Optimal sampling strategy and core collection size of Andean tetraploid potato based on isozyme data - a simulation study. uri icon

abstract

  • Selection of an appropriate sampling strategy is an important prerequisite to establish core collections of appropriate size in order to adequately represent the genetic spectrum and maximally capture the genetic diversity in available crop collections. We developed a simulation approach to identify an optimal sampling strategy and core-collection size, using isozyme data from a CIP germplasm collection on an Andean tetraploid potato. Five sampling strategies, constant (C), proportional (P), logarithmic (L), square-root (S) and random (R), were tested on isozyme data from 9,396 Andean tetraploid potato accessions characterized for nine isozyme loci having a total of 38 alleles. The 9,396 accessions, though comprising 2,379 morphologically distinct accessions, were found to represent 1,910 genetically distinct groups of accessions for the nine isozyme loci using a sort-and-duplicate-search algorithm. From each group, one accession was randomly selected to form a genetically refined entire collection (GREG) of size 1,910. The GREC was used to test the five sampling strategies. To assess the behavior of the results in repeated sampling, k = 1,500 and 5,000 independent random samples (without replacement) of admissible sizes n = 50(50)1,000 for each strategy were drawn from GREC. Allele frequencies (AF) for the 38 alleles and locus heterozygosity (LH) for the nine loci were estimated for each sample. The goodness of fit of samples AF and LH with those from GREC was tested using the chi(2) test. A core collection of size n = 600, selected using either the P or the R sampling strategy, was found adequately to represent the GREC for both AF and LH. As similar results were obtained at k = 1,500 and 5,000, it seems adequate to draw 1,500 independent random samples of different sizes to test the behavior of different sampling strategies in order to identify an appropriate sampling approach, as well as to determine an optimal core collection size.
  • Selection of an appropriate sampling strategy is an important prerequisite to establish core collections of appropriate size to adequately represent the genetic spectrum and maximally capture the genetic diversity in available crop collections. We developed a simulation approach to identify an optimum sampling strategy and core collection size, using isoenzyme data from a CIP germplasm collection on an Andean tetraploid potato. Five sampling strategies, constant (C), proportional (P), logarithmic (L), square-root (S) and random (R), were tested on isoenzyme data from 9396 Andean tetraploid potato accessions characterized for nine isoenzyme loci having a total of 38 alleles. The 9396 accessions, though comprising 2379 morphologically distinct accessions, were found to represent 1910 genetically distinct groups of accessions for the nine isoenzyme loci using a sort-and-duplicate-search algorithm. From each group, one accession was randomly selected to form a genetically refined entire collection (GREC) of size 1910. The GREC was used to test the five sampling strategies. To assess the behaviour of the results in repeated sampling, k=1500 and 5000 independent random samples (without replacement) of admissible sizes n=50(50)1000 for each strategy were drawn from GREC. Allele frequencies (AF) for the 38 alleles and locus heterozygosity (LH) for the nine loci were estimated for each sample. The goodness of fit of samples AF and LH with those from GREC was tested using the ?2 test. A core collection of size n=600, selected using either the P or the R sampling strategy, was found adequately to represent the GREC for both AF and LH. As similar results were obtained at k=1500 and 5000, it seems adequate to draw 1500 independent random samples of different sizes to test the behaviour of different sampling strategies to identify an appropriate sampling approach, as well as to determine an optimum core collection size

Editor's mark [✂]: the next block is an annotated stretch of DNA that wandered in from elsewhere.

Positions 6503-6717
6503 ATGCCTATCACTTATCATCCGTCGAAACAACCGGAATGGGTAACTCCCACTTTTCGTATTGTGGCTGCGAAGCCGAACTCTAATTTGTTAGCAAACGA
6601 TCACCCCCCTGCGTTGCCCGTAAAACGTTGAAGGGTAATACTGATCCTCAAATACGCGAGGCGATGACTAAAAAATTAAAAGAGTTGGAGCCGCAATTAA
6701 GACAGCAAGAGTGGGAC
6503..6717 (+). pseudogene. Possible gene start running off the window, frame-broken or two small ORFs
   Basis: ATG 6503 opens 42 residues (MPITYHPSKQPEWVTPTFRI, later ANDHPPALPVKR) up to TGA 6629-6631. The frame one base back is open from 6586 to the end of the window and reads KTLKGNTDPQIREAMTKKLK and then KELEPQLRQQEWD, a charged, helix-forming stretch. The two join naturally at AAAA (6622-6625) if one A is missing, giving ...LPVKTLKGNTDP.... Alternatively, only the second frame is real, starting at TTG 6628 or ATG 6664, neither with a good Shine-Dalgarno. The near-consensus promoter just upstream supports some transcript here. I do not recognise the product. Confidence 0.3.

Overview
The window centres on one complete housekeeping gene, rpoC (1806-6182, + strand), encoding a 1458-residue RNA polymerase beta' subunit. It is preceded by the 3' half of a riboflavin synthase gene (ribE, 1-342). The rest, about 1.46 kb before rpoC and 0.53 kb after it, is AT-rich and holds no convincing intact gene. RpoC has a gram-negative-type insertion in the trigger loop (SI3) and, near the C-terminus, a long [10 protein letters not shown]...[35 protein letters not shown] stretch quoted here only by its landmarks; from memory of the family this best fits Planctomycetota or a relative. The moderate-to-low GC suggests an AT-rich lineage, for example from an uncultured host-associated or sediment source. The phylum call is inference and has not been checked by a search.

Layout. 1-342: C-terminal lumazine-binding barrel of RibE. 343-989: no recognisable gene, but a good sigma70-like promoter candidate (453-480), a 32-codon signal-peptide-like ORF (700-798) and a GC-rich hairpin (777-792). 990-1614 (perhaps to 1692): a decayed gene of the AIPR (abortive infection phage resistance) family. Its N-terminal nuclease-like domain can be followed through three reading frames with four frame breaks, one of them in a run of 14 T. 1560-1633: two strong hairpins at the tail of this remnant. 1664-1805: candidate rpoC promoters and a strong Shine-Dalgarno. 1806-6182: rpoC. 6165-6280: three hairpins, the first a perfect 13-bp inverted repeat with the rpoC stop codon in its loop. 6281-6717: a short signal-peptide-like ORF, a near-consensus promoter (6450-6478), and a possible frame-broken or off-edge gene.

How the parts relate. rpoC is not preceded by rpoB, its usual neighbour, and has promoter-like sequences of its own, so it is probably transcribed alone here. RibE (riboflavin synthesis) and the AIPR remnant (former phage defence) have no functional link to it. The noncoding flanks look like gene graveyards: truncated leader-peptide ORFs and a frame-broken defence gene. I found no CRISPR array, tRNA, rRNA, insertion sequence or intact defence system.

publication date

  • 2002
  • 2002
  • 2002